11. BTW, I swiped the explanation in my first paragraph from here:

    (credit due) --sj

  12. Here I am... finally. What I was saying (on FB) is that maybe it isn't about the who has the ability to become an artist, rather it is who chooses to become a professional artist. I know there are a lot of people out there who are highly creative, imaginative and able to create amazing art but have chosen to train in other fields rather than risk becoming an artist. Also, becoming an artist requires a lot of support and tolerance from family and friends. Very few people can afford the time and space for such an endeavor. Almost every artist I have known has needed a highly supportive backer to be able to create art in enough quantity (and quality, of course) to show professionally. That situation in itself can be pretty stressful. So, there is much more to the artistic temperament than just being an artist.

  13. This is an interesting discussion. I agree that there are tendencies to particular talents and motivations that we are born with and are therefore genetic but art is such a big topic that I doubt there is one type or gene but there are probably certain combinations. One of the wonderful things to discover is the creativity of someone we previously didn't think of as an artist.

    Have a great weekend x

  14. Ashley, I completely agree. Completely. And it often does take much support, backing, and risk to create art professionally.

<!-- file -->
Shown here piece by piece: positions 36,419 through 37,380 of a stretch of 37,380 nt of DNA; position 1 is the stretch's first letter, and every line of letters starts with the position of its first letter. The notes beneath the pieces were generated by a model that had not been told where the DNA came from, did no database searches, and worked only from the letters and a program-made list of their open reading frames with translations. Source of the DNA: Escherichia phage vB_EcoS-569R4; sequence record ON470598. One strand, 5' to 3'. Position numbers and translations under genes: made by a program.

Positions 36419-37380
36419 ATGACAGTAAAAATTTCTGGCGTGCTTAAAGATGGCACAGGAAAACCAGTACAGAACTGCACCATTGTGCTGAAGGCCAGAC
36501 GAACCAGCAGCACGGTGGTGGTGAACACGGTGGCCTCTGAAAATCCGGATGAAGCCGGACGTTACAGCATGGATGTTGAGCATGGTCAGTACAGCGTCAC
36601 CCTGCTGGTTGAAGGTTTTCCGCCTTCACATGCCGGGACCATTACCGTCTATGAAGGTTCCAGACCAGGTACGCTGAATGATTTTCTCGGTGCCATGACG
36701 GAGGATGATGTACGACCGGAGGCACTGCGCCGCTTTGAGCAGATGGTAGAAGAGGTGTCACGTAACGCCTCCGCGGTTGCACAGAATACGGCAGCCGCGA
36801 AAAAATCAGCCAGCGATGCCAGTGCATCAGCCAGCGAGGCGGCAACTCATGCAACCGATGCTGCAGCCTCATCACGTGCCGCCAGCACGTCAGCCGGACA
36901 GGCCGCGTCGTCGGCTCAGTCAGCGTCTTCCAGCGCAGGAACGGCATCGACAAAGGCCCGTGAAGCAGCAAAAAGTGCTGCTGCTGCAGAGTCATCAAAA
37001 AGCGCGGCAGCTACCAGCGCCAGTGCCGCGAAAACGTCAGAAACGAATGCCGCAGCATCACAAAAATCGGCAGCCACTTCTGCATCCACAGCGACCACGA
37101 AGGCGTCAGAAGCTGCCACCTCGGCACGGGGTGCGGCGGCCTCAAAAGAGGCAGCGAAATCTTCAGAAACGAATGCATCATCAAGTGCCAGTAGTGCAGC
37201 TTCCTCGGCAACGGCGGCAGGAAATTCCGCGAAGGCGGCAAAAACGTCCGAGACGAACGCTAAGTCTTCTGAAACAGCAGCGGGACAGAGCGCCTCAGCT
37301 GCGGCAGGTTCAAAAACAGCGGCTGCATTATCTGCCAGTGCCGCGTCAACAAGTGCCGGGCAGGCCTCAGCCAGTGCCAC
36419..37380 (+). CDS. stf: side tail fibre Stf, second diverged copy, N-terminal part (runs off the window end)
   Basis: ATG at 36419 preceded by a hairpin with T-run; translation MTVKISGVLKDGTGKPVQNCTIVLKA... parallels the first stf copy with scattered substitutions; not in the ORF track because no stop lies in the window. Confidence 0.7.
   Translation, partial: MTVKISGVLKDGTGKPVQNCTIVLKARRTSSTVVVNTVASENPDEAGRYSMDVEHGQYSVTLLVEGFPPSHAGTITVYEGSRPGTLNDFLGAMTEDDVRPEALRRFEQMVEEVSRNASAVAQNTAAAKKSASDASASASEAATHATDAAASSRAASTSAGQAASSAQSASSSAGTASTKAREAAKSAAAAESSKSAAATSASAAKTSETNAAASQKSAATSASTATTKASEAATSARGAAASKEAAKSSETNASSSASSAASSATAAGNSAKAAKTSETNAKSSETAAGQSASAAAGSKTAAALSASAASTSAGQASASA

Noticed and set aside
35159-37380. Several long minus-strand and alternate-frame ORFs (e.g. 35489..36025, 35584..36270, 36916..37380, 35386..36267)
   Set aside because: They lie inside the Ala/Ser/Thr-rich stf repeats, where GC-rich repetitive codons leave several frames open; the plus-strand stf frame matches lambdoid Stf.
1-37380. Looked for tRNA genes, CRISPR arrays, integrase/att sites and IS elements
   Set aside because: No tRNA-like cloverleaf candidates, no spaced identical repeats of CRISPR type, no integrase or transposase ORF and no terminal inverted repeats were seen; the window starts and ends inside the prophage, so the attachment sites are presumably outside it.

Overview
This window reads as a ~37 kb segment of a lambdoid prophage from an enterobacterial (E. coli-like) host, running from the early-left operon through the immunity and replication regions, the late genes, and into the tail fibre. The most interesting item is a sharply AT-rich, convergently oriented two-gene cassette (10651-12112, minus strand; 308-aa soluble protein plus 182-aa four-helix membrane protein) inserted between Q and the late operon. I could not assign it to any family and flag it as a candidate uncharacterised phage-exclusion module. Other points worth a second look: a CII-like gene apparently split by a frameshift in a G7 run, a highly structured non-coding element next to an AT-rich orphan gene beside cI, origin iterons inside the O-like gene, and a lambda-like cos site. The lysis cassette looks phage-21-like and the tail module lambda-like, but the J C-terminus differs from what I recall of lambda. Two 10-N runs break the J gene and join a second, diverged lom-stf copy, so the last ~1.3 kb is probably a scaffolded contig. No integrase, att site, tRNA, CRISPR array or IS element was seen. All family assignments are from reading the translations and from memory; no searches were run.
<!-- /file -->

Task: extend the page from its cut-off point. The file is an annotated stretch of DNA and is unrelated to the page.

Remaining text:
I've been thinking about this topic a lot now, and the thing I keep coming back to is - if I had the luxury of 8 hours (or more) a day to devote to something, let's say painting, then my skills would definitely grow.

    Isn't it important, though, that whether or not we are professional artists, we don't limit ourselves, and regularly try new things, techniques, directions? Like Megan, as you branch out and do your '100 Flashes of Memory.' For example.

    I've also heard of many artists who didn't "discover" their "talent" until late in life. Or, if they have the "gene" maybe they did not devote time to cultivate their talent until after their kids are grown and they've retired from that job that provides retirement and health insurance benefits. :)

  15. It is not an art brain or an art gene. It is an art muscle. There are plenty of people with art brains that aren't making art. There are also some people with no art brain, that are considered great artists.

  16. O.k. maybe I'm taking this in a different direction but there are it seems to me some commonalities I see in myself and other artists. And all sorts of artists, visual arts, musicians and writers. Here's my run down, a need to face the unknown, listening and responding to subtlety, consistently connecting to make meaning, a mammoth capacity to read between the lines and unyielding passion. I think there is more I'll be back. This has unblocked something for me Megan yay! :)